HDMI and DisplayPort are two standards for connecting devices like computers, laptops, and game consoles to TVs and monitors. Each with advantages and disadvantages; there’s no outright winner when comparing the two. Power users will find what DisplayPort offers more appealing, but HDMI is the king of compatibility.
These competing display connection standards transmit both video and audio singles over a single male/male cable to respective female ports on the display and source device. They’re both physically sturdy and easy to connect, sporting backward and forward compatibility. HDMI uses standard and mini- connectors. DisplayPort uses DisplayPort, Mini DisplayPort/Thunderbolt, and USB 3 connections.
Specifications (Resolution, Refresh Rate, and Bandwidth)
DisplayPort wins the spec war over HDMI. Not all ports and cables are the same for HDMI and DisplayPort, as both have several version revisions. Performance scales to the lowest supported revision between the source device, display, and connector cable.
HDMI has four revision groups as of 2021:
1.0-1.2: 4.95 Gbps of data bandwidth that supports 1080p at 60 Hz.
1.3-1.4: 10.2 Gbps of data bandwidth that supports 1080p up to 144 Hz and 4K at 30 Hz.
2.0: 18.0 Gbps of data bandwidth that supports 1080p at 240 Hz, 4K at 60 Hz, and HDR.
2.1: 48 Gbps of data bandwidth that supports 4K at 144 Hz and 8K at 30Hz.
DisplayPort has five revision groups as of 2021:
1.0-1.1: 10.8 Gbps of data bandwidth that supports 1080p at 144 Hz and 4K at 30 Hz.
1.2: 21.6 Gbps of data bandwidth that supports 1080p at 240 Hz, 4K at 75 Hz, and 5K at 30 Hz.
1.3: 32.4 Gbps of data bandwidth that supports 1080p at 360 Hz, 4K at 120 Hz, 5K at 60 Hz, and 8K at 30 Hz.
1.4: 32.4 Gbps of data bandwidth that supports up to 8K at 60 Hz and HDR.
2: 80.0 Gbps of data bandwidth that supports up to 16K at 60 Hz with HDR on and up to 10K with HDR off at 80 Hz.
If you’re using a 4K 120 Hz display, you’re only able to use half the refresh rate with an HDMI 2.0 connection while you’d get the maximum refresh rate over DisplayPort 1.3. If you’re using a single 4K 60 Hz monitor, you won’t be able to tell the difference between HDMI 2.0 or DisplayPort 1.2.
An HDMI port can only connect to one screen, but DisplayPort features Multi-Stream Transport (MST) for multiple screens and daisy-chaining. DisplayPort can connect to four screens at once. However, DisplayPort splits bandwidth between the displays. Results will vary depending on the setup.
Outright, more devices support HDMI than DisplayPort. If you’re trying to connect your source device to a TV, HDMI is pretty much the only way to go. Higher-end monitors support both, while budget screens usually only have HDMI. Notable outliers are modern Apple monitors, which only have DisplayPort.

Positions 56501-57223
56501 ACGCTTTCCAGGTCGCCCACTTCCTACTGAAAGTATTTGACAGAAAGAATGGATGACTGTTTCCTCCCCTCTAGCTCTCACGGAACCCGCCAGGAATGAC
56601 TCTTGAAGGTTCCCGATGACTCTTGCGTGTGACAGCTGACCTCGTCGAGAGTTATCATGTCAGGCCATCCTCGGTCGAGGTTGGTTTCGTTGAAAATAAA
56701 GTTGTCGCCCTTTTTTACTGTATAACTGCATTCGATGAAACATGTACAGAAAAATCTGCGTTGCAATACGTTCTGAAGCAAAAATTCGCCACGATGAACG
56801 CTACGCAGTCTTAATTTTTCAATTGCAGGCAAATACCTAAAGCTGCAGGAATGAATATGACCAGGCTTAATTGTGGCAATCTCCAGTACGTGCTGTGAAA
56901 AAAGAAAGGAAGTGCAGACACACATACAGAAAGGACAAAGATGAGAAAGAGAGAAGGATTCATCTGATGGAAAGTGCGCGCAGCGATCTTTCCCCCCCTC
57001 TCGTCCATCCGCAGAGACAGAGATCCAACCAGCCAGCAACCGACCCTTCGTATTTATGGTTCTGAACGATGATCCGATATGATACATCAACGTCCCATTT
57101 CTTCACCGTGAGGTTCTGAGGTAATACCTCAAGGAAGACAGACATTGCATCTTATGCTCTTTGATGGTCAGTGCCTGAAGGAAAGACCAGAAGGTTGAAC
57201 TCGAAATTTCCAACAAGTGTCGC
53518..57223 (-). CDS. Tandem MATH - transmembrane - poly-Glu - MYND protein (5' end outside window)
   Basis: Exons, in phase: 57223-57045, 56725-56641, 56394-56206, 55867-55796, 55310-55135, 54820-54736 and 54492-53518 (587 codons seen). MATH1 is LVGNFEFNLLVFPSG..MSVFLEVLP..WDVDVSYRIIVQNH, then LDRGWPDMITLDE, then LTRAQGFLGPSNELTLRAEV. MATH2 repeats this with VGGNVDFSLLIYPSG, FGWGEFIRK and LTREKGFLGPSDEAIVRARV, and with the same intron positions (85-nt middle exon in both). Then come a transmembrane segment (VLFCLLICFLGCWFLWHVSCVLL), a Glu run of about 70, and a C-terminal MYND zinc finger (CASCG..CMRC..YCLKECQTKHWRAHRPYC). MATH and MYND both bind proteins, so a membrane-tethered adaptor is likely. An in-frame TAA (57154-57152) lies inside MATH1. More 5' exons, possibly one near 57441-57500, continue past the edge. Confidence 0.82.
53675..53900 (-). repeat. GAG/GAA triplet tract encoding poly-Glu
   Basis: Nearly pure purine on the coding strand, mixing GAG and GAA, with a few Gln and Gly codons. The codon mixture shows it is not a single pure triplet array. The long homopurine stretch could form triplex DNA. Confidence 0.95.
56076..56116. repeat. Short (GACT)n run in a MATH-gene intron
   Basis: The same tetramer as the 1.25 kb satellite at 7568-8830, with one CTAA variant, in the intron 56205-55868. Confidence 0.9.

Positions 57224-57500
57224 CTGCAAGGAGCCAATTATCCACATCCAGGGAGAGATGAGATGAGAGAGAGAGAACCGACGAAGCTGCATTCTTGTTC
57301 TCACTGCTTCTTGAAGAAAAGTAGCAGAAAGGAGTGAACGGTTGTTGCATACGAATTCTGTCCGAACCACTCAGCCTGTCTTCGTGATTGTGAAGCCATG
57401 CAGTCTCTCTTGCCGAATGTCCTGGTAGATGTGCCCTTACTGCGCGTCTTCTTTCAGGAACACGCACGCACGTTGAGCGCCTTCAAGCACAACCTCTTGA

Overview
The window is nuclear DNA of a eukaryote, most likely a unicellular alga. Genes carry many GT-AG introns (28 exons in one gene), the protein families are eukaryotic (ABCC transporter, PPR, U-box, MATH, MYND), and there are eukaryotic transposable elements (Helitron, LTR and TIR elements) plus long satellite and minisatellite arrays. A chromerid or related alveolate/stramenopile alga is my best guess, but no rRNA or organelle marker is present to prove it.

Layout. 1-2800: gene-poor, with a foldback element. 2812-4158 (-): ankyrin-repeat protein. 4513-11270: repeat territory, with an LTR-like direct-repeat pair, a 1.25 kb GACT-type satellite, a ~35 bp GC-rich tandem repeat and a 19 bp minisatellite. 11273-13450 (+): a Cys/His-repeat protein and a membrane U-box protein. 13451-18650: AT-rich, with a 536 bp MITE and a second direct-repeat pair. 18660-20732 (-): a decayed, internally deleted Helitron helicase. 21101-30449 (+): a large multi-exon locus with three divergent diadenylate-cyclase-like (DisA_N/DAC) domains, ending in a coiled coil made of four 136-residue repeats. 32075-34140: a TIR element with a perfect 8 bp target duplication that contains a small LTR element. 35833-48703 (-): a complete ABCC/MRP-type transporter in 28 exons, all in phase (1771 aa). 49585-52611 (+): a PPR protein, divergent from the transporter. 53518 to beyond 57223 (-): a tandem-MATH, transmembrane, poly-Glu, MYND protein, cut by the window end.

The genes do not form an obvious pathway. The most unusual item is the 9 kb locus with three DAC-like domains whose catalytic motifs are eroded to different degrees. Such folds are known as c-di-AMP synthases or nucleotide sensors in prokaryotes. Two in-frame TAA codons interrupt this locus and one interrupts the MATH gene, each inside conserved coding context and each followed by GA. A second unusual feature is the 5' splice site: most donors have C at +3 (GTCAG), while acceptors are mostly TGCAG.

Gamers will be pleased to know that both HDMI and DisplayPort support Variable Refresh Rate (however, NVidia G-SYNC requires HDMI 2.1). VRR means the display adjusts its refresh rate to match the frame rate of the source device. VRR prevents screen tearing, which is when the screen shows data from two frames at once.
If you run into a situation where one device supports HDMI and the other supports DisplayPort, you’re in luck because there are adapters that handle both situations. HDMI-to-DisplayPort and DisplayPort to HDMI require different adapters. In either case, you’re going to be stuck with the lowest output specs of the connected devices.
Note that you will lose support for daisy-chaining when outputting to HDMI with a standard dongle adapter. If you want to output to multiple monitors, use a DisplayPort to HDMI hub.
Which Works Better for My Use Case?
Depending on your use case, you’re looking at a different optimal standard.
Console gaming: In every case, HDMI 2.0+ is the best option because it’s the only output source on the device.
Computer gaming: DisplayPort is the better option when supported, but HDMI 2.0+ is likely sufficient.
Connecting a laptop to a projector or large TV: You may not know the hardware in advance when presenting on your laptop, but it’s a safe bet the display supports HDMI.
Laptop dock with multiple monitors: DisplayPort is the better option for two or more external screens. HDMI is usually sufficient for a single screen.
Workstation with three or more displays: DisplayPort is the better option because it may be the only way to connect all those screens to your device.
Apple monitors: DisplayPort because these devices don’t support HDMI.
In the end, it’s not “better” if you’re using HDMI or DisplayPort. The connection you are using must have enough bandwidth to get the best experience out of your connected device and displays.